HAML vs JRuby: What are the differences?
Developers describe HAML as "HTML Abstraction Markup Language - A Markup Haiku". Haml is a markup language that’s used to cleanly and simply describe the HTML of any web document, without the use of inline code. Haml functions as a replacement for inline page templating systems such as PHP, ERB, and ASP. However, Haml avoids the need for explicitly coding HTML into the template, because it is actually an abstract description of the HTML, with some code to generate dynamic content. On the other hand, JRuby is detailed as "A high performance, stable, fully threaded Java implementation of the Ruby programming language". JRuby is the effort to recreate the Ruby (http://www.ruby-lang.org) interpreter in Java. The Java version is tightly integrated with Java to allow both to script any Java class and to embed the interpreter into any Java application. See the docs directory for more information.
HAML and JRuby can be primarily classified as "Languages" tools.
"Clean and simple" is the primary reason why developers consider HAML over the competitors, whereas "Java" was stated as the key factor in picking JRuby.
HAML and JRuby are both open source tools. It seems that HAML with 3.43K GitHub stars and 544 forks on GitHub has more adoption than JRuby with 3.31K GitHub stars and 829 GitHub forks.
Kickstarter, Code School, and StackShare are some of the popular companies that use HAML, whereas JRuby is used by Groupon, Soundcloud, and Lookout. HAML has a broader approval, being mentioned in 113 company stacks & 40 developers stacks; compared to JRuby, which is listed in 13 company stacks and 4 developer stacks.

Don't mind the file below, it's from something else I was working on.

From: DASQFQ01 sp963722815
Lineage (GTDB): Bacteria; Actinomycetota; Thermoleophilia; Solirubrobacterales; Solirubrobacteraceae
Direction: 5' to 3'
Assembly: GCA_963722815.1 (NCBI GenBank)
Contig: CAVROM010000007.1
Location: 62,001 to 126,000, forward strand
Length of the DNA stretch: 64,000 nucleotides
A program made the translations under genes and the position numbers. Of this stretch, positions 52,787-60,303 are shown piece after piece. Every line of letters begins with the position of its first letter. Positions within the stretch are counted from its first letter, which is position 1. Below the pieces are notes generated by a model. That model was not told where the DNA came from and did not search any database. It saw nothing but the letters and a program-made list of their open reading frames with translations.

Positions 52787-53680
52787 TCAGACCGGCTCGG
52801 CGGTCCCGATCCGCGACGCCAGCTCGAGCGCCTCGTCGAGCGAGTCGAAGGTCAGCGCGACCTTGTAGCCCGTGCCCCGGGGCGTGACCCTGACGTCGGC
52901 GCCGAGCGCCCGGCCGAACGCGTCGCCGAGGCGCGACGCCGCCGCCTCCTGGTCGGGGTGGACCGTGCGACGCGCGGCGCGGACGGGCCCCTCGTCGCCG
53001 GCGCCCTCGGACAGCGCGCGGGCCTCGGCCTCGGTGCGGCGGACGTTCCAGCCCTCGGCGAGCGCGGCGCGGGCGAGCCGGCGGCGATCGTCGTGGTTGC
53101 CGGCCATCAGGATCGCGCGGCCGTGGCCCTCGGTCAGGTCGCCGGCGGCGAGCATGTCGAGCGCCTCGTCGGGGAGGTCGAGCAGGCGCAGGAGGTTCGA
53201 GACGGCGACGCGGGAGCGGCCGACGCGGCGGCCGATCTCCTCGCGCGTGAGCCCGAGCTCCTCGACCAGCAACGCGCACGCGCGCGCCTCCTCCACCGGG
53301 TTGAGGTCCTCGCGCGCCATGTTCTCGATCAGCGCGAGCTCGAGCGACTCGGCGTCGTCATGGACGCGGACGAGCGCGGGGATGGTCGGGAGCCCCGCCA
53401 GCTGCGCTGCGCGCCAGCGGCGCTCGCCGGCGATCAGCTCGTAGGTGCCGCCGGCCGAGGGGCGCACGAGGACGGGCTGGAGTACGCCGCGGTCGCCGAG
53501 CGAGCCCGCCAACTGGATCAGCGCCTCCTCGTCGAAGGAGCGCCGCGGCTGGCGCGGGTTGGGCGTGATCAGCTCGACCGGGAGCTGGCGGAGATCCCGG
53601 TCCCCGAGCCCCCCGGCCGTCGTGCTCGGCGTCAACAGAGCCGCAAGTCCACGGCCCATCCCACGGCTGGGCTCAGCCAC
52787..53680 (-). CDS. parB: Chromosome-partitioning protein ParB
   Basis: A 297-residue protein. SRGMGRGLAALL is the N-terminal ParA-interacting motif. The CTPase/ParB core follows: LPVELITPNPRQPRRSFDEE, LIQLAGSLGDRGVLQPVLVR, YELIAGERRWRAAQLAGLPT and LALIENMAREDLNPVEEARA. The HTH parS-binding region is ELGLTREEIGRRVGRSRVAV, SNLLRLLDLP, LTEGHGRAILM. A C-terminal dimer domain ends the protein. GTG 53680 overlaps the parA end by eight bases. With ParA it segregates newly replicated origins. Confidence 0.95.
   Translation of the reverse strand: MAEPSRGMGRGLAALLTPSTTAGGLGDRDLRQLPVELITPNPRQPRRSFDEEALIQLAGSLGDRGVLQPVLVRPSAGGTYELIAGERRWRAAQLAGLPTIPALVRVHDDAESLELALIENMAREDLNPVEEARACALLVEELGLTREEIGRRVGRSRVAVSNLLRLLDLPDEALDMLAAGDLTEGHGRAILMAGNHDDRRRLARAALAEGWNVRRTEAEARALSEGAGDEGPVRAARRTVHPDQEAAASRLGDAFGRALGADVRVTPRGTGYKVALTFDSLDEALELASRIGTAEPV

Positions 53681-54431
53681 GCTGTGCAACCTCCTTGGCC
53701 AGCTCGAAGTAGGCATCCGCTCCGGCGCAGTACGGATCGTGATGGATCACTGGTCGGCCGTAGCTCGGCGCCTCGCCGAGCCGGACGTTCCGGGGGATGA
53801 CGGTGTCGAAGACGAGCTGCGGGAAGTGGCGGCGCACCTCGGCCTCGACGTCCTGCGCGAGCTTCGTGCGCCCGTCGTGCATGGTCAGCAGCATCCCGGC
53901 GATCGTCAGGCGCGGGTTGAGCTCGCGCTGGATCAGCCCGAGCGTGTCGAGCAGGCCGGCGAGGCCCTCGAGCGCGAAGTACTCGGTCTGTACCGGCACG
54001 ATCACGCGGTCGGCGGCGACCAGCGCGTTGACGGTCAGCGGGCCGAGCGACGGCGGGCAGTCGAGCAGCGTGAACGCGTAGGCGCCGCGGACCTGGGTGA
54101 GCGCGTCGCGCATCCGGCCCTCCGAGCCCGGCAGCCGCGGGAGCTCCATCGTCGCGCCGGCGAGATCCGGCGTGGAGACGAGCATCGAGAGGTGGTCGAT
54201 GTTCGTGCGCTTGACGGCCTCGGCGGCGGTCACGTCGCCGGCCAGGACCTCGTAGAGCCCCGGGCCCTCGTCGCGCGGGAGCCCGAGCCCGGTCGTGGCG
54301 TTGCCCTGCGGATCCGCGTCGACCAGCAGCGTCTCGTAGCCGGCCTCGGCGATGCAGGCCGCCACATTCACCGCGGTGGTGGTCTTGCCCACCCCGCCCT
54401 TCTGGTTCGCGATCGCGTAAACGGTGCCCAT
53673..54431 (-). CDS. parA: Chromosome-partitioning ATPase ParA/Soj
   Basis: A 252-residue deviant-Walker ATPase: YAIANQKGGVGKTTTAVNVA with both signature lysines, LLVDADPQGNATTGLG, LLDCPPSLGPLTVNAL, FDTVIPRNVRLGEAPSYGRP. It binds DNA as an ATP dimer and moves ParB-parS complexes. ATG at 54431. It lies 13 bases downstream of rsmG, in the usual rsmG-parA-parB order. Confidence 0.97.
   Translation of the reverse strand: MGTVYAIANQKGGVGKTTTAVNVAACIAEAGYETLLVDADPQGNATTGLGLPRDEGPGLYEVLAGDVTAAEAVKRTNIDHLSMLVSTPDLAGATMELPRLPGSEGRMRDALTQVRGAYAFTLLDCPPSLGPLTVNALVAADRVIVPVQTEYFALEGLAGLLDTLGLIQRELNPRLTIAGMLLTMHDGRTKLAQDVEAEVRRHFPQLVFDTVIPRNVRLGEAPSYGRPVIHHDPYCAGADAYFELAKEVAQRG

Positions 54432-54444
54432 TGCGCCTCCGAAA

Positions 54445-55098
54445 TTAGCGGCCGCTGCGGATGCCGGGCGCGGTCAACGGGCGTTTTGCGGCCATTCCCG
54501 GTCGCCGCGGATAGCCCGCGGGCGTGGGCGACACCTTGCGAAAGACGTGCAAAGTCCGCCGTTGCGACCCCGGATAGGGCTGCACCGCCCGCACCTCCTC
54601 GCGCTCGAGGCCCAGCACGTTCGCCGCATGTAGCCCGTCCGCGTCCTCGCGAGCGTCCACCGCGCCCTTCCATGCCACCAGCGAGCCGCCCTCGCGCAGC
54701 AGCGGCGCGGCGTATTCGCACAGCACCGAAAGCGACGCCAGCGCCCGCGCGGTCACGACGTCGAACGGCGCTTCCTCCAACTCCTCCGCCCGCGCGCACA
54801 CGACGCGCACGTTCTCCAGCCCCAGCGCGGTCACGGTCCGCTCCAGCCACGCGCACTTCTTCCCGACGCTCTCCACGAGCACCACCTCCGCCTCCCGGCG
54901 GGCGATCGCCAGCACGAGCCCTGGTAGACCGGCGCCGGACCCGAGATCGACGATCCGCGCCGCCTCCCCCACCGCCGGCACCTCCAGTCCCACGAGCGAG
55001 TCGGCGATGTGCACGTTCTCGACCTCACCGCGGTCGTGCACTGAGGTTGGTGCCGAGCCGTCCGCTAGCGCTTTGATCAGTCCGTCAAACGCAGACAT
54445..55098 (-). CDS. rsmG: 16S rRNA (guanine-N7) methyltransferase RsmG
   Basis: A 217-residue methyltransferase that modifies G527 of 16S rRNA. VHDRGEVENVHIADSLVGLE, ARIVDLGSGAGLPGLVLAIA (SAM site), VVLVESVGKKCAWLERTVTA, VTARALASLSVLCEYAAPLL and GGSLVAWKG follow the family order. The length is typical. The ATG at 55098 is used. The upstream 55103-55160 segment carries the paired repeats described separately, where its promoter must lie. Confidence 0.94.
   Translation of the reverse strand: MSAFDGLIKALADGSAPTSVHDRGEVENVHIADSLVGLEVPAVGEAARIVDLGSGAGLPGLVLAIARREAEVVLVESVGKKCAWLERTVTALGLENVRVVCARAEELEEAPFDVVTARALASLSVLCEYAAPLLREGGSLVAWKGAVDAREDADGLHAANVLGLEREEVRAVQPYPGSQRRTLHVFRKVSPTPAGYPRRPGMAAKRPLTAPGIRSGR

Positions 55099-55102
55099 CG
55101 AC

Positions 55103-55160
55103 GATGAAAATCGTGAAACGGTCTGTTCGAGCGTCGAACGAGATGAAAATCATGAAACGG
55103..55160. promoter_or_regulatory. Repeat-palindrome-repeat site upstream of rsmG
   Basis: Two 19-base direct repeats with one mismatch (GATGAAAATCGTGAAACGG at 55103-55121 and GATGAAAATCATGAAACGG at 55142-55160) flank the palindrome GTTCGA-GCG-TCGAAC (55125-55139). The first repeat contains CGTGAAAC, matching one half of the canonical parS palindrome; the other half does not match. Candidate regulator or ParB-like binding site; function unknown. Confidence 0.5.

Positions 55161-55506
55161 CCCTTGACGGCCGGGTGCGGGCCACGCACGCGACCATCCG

What is HAML?
What is JRuby?
Need advice about which tool to choose?Ask the StackShare community!
Sign up to add, upvote and see more prosMake informed product decisions
What are the cons of using JRuby?
Sign up to get full access to all the companiesMake informed product decisions
When we rebooted our front-end stack earlier this year, we wanted to have a consolidated and friendly developer experience. Up to that point we were using Sass and BEM. There was a mix of HAML views, React components and Angular. Since our ongoing development was going to be exclusively in React, we wanted to shift to an inline styling library so the "wall of classnames" could be eliminated. The ever-shifting landscape of inline CSS libraries for React is sometimes difficult to navigate.
We decided to go with Glamorous for a few reasons:
As you may or may not know, Glamorous has ceased active development and been mostly superseded by Emotion. We are planning to migrate to either Emotion or @styled-components in the near future, and I'll write another Stack Decision when we get there!
Personally, I really like HAML. Not having to use open and close tags is a huge time saver. As a result, writing markup with HAML is much more pleasant. HAML essentially forces you to be very strict about spacing, organization, and structure. It also makes the markup easier to read. Protip: I use this pretty frequently: htmltohaml.com